Also in 2012, the Michigan Supreme Court removed a judge for dismissing cases and inappropriately disposing of cases without holding hearings and without notice to or the authorization of the prosecuting attorney, including fixing traffic citations issued to himself, his spouse, and his staff, in addition to other misconduct.  The Court rejected the judge’s argument that he was just providing “optimum, convenient service.”  The Court noted that, “while some citizens received the ‘optimum, convenient service’ of having their tickets and charges summarily dismissed, other citizens were forced to endure the inconvenience and burden of countless adjournments and delays, requiring frequent court appearances.  It is unclear how this latter group fit into respondent’s theory of providing ‘optimum, convenient service.’”

In 2014, in response to a former judge’s defense to disciplinary charges that he had fixed tickets “out of fear of losing his job” and in response to “other political pressures,” the Texas State Commission on Judicial Conduct emphasized:

Given that the foundation of the justice system in a modern democratic society rests on the guarantee of an independent and impartial judiciary, a judge who disposes of cases out of fear that those in power will terminate him, or to satisfy the political or financial interests of an entirely separate branch of government, cannot be — nor can he be seen to be — independent.  By definition, a judge who is not independent cannot be impartial.

That explanation has particular significance following the DOJ report.

Same sex ethics

The Arizona Judicial Ethics Advisory Committee has revised its opinion on the judicial obligation to perform same-sex marriages.  The revisions add that, “because performing a marriage is a discretionary function, a judge may, consistent with the Code, decline to perform any marriages whatsoever. . . ,” while still stating that “because performing a marriage is a judicial duty within the scope of Rule 2.3(B), a judge cannot refuse to perform same-sex marriages if the judge is willing to perform opposite-sex marriages.”


All 14 of the judicial discipline cases so far in 2015 have been based on the judge’s consent or at least on a stipulation of facts with disagreement only about whether the facts constituted misconduct and/or what the appropriate sanction should be.  Despite that figure, difficulties of proof are sometimes involved in judicial discipline cases, as in any other type of legal proceedings, as illustrated by two recent cases in which charges were dismissed.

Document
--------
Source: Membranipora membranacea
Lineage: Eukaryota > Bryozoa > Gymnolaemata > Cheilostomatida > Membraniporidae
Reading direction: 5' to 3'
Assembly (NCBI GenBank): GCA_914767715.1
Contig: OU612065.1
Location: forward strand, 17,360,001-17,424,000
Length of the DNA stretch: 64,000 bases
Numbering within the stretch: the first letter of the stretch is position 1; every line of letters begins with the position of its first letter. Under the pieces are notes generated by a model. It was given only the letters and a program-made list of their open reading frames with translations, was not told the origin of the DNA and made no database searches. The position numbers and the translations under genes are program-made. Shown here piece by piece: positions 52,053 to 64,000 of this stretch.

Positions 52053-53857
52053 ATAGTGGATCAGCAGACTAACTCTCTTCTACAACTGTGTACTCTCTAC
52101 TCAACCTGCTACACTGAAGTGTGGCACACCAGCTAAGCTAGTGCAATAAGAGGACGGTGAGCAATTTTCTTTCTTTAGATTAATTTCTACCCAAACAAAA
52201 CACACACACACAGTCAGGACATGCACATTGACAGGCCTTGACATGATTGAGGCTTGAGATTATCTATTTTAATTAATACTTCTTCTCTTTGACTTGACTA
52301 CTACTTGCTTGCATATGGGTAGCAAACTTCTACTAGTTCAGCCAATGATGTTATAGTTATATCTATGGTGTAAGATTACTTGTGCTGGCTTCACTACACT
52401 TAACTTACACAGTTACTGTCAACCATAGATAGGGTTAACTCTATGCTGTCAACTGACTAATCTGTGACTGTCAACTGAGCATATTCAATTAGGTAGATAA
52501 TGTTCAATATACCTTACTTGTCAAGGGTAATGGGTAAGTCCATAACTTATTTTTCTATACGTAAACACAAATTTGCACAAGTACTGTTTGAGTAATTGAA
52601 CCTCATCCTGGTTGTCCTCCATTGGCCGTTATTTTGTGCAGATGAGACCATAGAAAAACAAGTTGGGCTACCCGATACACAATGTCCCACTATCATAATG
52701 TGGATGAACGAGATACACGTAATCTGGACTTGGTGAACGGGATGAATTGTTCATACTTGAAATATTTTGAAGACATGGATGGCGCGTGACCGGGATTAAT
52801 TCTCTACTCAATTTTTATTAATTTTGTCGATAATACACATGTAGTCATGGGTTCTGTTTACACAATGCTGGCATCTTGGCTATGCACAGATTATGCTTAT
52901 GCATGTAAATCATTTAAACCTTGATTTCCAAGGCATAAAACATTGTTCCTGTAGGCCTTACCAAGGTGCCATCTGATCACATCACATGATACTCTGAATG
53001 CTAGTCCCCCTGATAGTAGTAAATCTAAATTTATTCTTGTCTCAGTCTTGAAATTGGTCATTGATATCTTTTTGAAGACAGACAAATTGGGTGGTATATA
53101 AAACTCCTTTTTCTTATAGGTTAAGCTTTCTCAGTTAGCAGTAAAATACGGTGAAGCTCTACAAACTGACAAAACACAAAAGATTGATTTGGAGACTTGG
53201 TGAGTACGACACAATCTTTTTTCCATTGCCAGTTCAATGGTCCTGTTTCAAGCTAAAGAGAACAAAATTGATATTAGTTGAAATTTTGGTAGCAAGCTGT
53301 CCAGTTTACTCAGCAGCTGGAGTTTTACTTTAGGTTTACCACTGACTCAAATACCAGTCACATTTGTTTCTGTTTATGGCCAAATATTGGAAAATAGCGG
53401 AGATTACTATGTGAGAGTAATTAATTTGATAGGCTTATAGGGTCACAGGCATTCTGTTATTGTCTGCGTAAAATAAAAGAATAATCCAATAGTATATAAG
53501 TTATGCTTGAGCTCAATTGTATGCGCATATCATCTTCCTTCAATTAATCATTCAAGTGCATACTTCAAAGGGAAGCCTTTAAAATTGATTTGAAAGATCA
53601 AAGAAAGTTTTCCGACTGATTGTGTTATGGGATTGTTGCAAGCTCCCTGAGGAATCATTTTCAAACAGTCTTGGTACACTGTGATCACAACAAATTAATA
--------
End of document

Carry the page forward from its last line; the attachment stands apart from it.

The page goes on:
In censuring a judge for other misconduct, the New York State Commission on Judicial Conduct commented on its dismissal of a count alleging that, after a court session had ended, a judge had used a racial epithet in a conversation with an African-American lawyer.  The Commission emphasized that it considered “this accusation of the utmost gravity.  It would certainly be grounds for removal if credited, particularly in light of the other misconduct findings regarding respondent.”  It noted that two attorneys said they heard the remark, three others (including an attorney) allegedly in the courtroom at the time swore they did not, and the judge categorically denied using the term.  The complaint had not been filed with the Commission for two years, the judge had not been notified of the allegation for an additional year, and he had been “given shifting time frames and few specifics as to when it took place,” with “a possible range of six months.”  The Commission, which uses a preponderance of the evidence standard, explained it was “deeply reluctant . . . to remove a jurist on the basis of the ambiguous evidence presented in connection with this allegation.”

We do not intimate that we believe any particular account to be truthful, or any other to be false.  Indeed, those are not the only possibilities.  Even on a matter of this importance, witnesses can mishear or have mistaken or faded recollections, and after so many years uncertain memories can harden, while others can change.

In a widely publicized case, the Committee on Judicial Conduct and Disability of the U.S. Judicial Conference denied a petition for review from the dismissal of a complaint alleging that a judge on the 5th Circuit had, during a public lecture on the death penalty at the University of Pennsylvania Law School, made statements that exhibited bias toward certain classes of claimants and claims or related to the merits of pending cases.  The special counsel hired to investigate had discovered no recording of the lecture.  He interviewed 45 individuals, including most of the attendees and all of the non-student attendees, and concluded that “many of the attendees had differing recollections—or no recollection at all—of comments referenced in the Complaint.”  The Review Committee concluded that the Judicial Council had not ignored “evidence in complainants’ favor” and had sufficiently weighed the evidence before finding that a preponderance of the evidence did not support a finding of misconduct.